With people returning this week to several interface-area regional parks that were closed due to the fire hazard, the Central Okanagan Regional District is receiving more reports about bear sightings.
And visitors are being warned they could encounter wildlife at any time.
But this time of year, the more natural regional parks require more bear awareness, says RDCO spokesman Bruce Smith.
As Kokanee salmon spawn and fruit is ripening in orchards across the Central Okanagan, evidence of bear activity increases as their search for food brings them into the valley from the higher elevations, he said.
Evidence that bears are around is already occurring along the Mission Creek Greenway, in Mission Creek and Scenic Canyon regional parks. They’re also known to frequent other more natural regional parks like Woodhaven Nature Conservancy, Bertram Creek, Johns Family Nature Conservancy, Kalamoir, Glen Canyon and Rose Valley.
“Every year around this time, our parks staff and visitors start seeing and reporting bears in some of our regional parks,” said Smith. “As sightings increase, we post signs advising that the animals may be active in the area and visitors should be aware.”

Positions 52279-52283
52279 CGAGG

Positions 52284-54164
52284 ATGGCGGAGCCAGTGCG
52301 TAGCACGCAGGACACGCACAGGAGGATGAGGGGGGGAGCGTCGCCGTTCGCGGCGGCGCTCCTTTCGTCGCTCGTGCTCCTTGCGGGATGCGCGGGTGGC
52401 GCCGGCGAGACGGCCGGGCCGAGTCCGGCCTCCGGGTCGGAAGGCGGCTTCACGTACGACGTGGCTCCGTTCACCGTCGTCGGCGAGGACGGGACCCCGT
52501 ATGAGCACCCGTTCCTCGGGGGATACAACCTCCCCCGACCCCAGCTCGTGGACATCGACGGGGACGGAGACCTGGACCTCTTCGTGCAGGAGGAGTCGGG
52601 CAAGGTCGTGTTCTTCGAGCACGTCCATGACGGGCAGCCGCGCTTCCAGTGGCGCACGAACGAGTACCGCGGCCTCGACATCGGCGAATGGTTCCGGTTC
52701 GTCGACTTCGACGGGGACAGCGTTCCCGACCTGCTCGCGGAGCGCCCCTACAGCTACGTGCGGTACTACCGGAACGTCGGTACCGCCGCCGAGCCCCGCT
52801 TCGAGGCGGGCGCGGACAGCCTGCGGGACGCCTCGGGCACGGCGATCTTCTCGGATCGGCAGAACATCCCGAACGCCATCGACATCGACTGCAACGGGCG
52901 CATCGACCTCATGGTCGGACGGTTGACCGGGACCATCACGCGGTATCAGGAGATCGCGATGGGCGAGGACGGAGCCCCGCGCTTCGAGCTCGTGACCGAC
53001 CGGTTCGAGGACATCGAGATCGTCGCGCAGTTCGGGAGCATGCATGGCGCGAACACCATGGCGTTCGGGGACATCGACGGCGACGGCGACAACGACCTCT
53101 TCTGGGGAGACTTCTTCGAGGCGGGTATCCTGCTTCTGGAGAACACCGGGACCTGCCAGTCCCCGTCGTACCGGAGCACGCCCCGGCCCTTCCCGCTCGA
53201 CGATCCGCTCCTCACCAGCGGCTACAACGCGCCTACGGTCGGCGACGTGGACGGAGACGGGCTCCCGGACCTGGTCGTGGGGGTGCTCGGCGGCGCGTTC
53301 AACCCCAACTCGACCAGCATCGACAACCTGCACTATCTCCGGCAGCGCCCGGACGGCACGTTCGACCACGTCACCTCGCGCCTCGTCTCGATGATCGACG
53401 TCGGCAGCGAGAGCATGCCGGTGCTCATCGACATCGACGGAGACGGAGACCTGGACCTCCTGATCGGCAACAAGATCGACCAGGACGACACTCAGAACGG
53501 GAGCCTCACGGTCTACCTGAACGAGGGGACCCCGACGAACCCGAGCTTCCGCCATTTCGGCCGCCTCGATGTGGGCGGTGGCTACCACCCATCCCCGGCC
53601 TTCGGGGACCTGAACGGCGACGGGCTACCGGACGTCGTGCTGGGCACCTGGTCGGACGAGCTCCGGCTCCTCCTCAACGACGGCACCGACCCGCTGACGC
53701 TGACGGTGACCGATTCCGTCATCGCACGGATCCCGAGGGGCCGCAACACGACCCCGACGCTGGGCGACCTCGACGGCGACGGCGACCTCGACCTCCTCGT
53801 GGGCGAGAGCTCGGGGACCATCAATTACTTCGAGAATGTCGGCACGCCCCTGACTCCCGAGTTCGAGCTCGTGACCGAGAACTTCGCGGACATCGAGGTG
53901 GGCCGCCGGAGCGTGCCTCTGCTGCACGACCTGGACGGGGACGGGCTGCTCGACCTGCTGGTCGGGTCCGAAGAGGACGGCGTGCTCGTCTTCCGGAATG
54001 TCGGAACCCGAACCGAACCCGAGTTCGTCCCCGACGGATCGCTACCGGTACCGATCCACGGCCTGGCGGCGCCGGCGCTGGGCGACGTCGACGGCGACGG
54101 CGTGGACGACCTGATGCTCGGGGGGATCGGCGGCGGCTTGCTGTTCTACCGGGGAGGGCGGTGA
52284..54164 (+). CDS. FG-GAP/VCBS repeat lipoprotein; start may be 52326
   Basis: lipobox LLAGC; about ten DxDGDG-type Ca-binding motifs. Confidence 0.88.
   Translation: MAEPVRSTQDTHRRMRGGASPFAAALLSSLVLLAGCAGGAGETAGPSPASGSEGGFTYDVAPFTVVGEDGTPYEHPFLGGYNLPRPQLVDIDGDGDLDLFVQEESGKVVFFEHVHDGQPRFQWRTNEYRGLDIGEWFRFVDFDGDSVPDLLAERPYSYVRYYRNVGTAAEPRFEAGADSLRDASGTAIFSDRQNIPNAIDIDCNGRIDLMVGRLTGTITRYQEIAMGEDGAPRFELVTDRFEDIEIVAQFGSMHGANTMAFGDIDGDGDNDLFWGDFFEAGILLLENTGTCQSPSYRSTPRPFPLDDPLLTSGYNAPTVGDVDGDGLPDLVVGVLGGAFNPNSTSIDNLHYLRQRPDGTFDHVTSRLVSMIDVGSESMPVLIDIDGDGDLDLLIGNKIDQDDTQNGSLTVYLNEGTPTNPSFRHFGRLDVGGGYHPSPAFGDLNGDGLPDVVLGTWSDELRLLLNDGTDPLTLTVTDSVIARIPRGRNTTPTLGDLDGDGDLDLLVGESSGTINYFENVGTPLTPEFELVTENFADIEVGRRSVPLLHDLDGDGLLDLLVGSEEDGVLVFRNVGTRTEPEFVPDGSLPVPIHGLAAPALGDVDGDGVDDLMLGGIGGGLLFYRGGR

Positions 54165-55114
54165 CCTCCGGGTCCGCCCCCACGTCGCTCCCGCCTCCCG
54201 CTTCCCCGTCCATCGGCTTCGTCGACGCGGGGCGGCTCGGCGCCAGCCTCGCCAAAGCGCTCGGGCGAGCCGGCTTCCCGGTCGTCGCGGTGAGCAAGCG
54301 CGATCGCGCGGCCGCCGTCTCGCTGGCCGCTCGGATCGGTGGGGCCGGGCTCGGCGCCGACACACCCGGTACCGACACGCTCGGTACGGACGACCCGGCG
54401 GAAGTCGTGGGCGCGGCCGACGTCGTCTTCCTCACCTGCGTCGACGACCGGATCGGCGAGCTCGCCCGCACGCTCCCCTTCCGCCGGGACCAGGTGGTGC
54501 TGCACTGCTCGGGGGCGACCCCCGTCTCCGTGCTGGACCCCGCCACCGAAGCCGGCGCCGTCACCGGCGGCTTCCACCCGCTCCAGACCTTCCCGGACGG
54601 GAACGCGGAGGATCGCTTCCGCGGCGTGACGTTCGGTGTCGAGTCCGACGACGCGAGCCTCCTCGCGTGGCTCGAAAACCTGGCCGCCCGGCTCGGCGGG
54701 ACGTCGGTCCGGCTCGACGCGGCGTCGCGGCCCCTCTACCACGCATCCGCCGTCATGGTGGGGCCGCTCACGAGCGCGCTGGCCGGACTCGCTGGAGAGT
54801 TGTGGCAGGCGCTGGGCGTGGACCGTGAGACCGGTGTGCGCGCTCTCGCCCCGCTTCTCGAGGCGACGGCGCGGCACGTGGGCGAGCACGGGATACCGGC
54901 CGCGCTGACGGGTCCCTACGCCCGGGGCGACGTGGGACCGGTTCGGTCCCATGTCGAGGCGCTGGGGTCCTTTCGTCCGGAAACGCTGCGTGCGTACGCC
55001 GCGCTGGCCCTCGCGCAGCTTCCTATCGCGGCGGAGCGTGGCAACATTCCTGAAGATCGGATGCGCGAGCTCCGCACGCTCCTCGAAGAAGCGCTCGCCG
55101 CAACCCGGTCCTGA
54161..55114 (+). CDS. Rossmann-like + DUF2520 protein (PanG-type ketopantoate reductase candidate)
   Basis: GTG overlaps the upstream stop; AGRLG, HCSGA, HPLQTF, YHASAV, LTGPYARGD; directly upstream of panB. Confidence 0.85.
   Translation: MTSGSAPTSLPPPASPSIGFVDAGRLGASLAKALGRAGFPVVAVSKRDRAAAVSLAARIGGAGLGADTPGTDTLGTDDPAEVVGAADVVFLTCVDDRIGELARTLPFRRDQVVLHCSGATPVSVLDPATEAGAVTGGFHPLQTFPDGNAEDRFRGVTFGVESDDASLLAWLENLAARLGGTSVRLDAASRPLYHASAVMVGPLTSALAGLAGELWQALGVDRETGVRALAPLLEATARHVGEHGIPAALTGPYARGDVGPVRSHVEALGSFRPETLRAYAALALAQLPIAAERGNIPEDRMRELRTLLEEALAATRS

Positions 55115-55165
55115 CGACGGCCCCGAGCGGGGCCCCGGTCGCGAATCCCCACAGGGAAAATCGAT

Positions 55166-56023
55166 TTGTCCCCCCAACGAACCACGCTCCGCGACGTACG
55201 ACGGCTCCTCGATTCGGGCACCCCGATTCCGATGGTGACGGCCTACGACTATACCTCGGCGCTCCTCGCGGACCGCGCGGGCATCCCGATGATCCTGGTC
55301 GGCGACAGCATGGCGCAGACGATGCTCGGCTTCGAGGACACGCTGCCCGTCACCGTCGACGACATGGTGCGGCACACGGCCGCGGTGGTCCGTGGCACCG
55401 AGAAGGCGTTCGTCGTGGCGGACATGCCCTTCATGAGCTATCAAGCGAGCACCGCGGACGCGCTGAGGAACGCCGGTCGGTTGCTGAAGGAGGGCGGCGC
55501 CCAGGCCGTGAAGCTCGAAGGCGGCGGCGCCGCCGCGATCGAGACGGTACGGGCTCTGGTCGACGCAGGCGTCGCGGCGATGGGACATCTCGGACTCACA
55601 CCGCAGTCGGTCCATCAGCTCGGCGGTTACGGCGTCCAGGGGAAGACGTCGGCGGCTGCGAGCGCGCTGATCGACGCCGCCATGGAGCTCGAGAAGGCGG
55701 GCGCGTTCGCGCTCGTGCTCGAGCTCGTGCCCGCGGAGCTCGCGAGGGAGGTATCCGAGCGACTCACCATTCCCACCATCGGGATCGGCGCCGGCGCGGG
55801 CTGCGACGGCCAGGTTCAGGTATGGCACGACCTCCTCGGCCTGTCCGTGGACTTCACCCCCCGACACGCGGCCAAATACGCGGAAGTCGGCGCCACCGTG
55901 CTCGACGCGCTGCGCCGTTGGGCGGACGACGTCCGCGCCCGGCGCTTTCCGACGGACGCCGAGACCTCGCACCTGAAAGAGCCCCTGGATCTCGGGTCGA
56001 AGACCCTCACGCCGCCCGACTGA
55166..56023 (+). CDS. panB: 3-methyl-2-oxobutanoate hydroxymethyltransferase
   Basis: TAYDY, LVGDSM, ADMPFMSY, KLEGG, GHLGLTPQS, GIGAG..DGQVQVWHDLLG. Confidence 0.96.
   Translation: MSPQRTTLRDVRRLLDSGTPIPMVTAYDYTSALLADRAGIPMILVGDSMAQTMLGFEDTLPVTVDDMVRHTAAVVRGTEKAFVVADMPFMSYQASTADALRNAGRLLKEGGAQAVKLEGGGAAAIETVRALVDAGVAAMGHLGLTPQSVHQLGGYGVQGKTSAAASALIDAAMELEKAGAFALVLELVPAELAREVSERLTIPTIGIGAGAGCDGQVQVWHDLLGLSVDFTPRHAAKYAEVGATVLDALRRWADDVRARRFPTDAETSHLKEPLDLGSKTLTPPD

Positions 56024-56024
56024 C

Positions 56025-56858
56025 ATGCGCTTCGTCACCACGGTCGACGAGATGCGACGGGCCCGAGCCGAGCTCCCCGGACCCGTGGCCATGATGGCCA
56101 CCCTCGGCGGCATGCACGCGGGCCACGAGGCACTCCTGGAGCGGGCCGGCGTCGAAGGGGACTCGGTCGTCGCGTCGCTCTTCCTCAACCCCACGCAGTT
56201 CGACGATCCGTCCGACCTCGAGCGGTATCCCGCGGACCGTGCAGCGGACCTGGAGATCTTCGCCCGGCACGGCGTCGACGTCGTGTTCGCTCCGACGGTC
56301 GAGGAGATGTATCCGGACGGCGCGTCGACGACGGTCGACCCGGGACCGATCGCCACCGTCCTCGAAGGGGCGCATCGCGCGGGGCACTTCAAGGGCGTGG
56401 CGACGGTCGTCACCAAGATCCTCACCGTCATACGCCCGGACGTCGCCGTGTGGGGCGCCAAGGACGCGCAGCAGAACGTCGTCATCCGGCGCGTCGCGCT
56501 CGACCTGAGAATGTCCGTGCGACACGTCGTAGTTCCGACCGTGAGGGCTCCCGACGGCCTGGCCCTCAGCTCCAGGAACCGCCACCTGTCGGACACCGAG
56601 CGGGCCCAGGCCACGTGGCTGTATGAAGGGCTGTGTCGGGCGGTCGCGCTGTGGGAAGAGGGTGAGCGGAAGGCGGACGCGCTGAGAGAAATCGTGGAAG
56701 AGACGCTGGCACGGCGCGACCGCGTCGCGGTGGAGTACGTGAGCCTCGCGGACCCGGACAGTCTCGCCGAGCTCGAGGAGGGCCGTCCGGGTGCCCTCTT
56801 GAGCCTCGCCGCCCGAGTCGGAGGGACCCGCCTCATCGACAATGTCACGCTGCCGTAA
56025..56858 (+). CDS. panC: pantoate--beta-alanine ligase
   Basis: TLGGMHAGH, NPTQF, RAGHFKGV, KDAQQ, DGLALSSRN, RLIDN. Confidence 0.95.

He said to reduce your chance of encountering a bear you should travel in a group, make noise or carry something that makes noise.
During the fall fish-spawning season, park visitors may encounter bears along local creeks and rivers, because the Kokanee are a plentiful food source. So be aware that bears fishing for food may not hear you over the noise of the creek water. If you see a bear, give it plenty of space and stay well away.
People should respect all bears and anticipate and avoid encounters with them whenever possible, advises the regional district in a release put out Thursday. Bears can be aggressive, especially when defending their food or their cubs. They also have excellent senses of smell and hearing, and better sight than you might believe.
Dog owners are reminded when in regional parks that their pets must be leashed and kept on trails at all times. It’s not only the law, but will help avoid any potentially serious wildlife encounters.
This weekend, WildSafeBC Okanagan Westside, Regional Parks and Hiking Addiction are holding a nature walk and bear spray demonstration at Rose Valley Regional Park. It will go Sunday (Sept. 17) from 9:30 a.m. to 12:30 p.m. and you’ll learn about safety around wildlife and get hands-on practice using inert bear spray. Contact Andrea Tait email@example.com to register for this event.
The regional district says residents have a role to play on their property too by keeping any garbage securely stored and wheeling their garbage carts out only on the morning of their regular curbside collection. That will help reduce the potential temptation for bears or other wildlife.